$5 off your first order!
90 day money back guarantee
Toll Free (866) 445-5433

Is It Time For Radical Innovations In Dental Procedures?

  Beauty woman with perfect smile and white teeth walking on the street and looking at camera For how many decades has the long-suffering dental patient been suffering at the hands of the dental profession? Think of all the drilling and filling of holes in the teeth, the root canal procedures and the teeth extractions. Isn't time (with the help of modern technology) that some radical changes were made?

Perhaps that day has now arrived

A new tooth-rebuilding technique has been developed at King's College, London, England, where fillings are disregarded and our teeth are to be encouraged to repair themselves. Tooth decay is normally removed by drilling before the cavity is filled with a material such as amalgam or composite resin. It is now realized that amalgams are a serious health risk. You can find out more and why some people go to great lengths to have them removed here. The new treatment (called Electrically Accelerated and Enhanced Remineralization or EAER) speeds up the natural movement of calcium and phosphate into the tooth. This is a two step process. Step one prepares the damaged area of enamel. Step two uses a tiny electric current to push minerals into the repair site. The tooth is therefore remineralized painlessly without the need for drilling, injections or filling.

This is obviously a kinder process – both to the patient and the teeth

But wait a minute! Is this actually a new process? Yes and no... It is a new process for the medical profession but not for those who like to follow a more natural way of living. I have found and written before about people who had successfully remineralized their teeth and greatly improved their oral health. One was Katie of WellnessMama who explained the method she used to help heal cavities and improve her oral health.
  • "I limited foods containing even natural sugars or starches, fruit and even starchy vegetables like sweet potatoes and focused on mineral rich vegetables, bone broths, meats and healthy fats.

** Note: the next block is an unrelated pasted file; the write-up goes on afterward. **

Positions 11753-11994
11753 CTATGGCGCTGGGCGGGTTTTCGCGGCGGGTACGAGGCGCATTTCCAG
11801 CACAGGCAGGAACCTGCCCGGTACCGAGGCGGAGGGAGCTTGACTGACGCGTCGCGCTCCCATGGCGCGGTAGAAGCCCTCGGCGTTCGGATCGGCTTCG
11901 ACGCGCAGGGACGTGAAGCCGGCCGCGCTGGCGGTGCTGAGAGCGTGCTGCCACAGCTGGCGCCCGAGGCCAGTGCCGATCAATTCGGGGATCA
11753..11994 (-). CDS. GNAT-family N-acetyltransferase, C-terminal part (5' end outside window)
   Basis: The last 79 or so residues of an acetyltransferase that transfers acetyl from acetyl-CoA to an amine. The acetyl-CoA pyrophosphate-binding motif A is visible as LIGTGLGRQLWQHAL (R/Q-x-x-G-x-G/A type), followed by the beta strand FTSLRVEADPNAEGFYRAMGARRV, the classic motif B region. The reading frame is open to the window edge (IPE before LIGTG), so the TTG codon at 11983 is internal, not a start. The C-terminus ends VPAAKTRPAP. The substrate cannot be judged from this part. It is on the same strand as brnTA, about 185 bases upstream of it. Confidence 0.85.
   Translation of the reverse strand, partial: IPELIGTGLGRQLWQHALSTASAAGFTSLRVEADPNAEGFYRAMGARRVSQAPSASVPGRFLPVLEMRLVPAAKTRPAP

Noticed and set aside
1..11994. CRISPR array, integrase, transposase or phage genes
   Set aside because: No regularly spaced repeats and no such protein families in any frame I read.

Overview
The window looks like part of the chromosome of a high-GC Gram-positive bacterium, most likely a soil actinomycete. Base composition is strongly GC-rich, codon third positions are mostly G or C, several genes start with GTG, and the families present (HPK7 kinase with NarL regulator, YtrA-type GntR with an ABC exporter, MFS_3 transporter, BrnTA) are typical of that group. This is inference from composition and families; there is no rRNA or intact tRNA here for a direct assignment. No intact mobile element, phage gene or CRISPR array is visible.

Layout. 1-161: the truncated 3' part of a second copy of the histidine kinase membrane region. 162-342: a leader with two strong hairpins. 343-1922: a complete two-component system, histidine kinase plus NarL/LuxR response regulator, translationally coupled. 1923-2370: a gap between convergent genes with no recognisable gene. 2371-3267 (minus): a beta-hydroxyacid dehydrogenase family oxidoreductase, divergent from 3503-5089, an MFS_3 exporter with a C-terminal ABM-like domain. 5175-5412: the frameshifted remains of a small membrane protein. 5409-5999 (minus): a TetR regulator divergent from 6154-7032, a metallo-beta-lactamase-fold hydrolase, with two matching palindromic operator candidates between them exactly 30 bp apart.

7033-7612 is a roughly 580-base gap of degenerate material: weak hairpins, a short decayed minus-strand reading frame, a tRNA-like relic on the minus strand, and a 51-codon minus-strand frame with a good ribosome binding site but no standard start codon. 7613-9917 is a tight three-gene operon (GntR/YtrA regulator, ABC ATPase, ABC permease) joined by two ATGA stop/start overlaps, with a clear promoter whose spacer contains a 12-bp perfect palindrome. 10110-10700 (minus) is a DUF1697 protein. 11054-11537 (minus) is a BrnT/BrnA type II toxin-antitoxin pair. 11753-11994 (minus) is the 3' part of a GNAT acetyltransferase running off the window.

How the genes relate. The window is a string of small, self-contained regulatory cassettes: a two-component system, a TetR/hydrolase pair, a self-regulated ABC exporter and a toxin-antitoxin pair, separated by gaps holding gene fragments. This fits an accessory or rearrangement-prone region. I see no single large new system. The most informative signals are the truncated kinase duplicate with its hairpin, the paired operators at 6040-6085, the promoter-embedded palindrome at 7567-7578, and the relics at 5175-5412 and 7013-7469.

• I drastically cut foods that contained phytic acid. I already wasn't eating grains or beans, but I also cut or limited nuts. Note – people who consume large amounts of phytic acid in the form of grains, seeds, nuts, and legumes have higher rates of tooth decay, mineral deficiencies and osteoporosis.
  • I ate a LOT of healthy fats. I added about 1/4 cup extra of coconut oil to my diet each day, and used only pastured, cultured butter.
  • I made an effort to consume a lot of home made bone broth for its added minerals."
To recap: No grains, beans or nuts and limited fruits and starches. Lots of vegetables, protein, healthy fats and bone broth. Not content with changing her diet alone, Katie went on to increase her mineral levels with some supplements because, as most of us know, many foods are lower in nutrients from being grown in nutrient depleted soil. She recommended:
  • Vitamin D.
  • Fermented cod liver oil and butter blend.
  • Plenty of organic, virgin and unrefined coconut oil.
You can read more about Katie's methods and other natural ways of looking after your teeth in my earlier post here.

The problem with root canal

While on the subject of dental procedures, I would like to add some more information on the subject of root canal. Root canal procedures are carried out in 25 million people per year. And yet this is not a safe procedure. Diet is the number one cause of cavities - and eventually even an infected tooth - so that your dentist will recommend root canal instead of the safer method of tooth extraction. Root canal is where the nerves are removed from the tooth so that in effect it is a dead tooth. Interesting to note is that a medical practitioner would not dream of leaving behind dead material anywhere else in the body. In fact they would be open to lawsuits. And yet... According to mercola.com, dental procedures and materials used in them can affect your whole body, not just your teeth. For example, root canal treated teeth can be a direct cause of numerous degenerative diseases. "After a root canal is done, the dead tooth—not sometimes, but always—becomes an environment conducive to harboring chronic infection and toxicity Many "incurable" ailments, which have no conventionally recognized cause, can sometimes be improved or resolved by extracting the tooth and properly cleaning the tooth socket. A tooth can become painful for a number of reasons. Before getting a root canal, make sure the problem is not somewhere else and that the pain in your tooth will not subside if you properly address that issue." In the meantime, plans are in progress for investment backing for the new tooth-rebuilding technique so that it can be fully utilized in the future.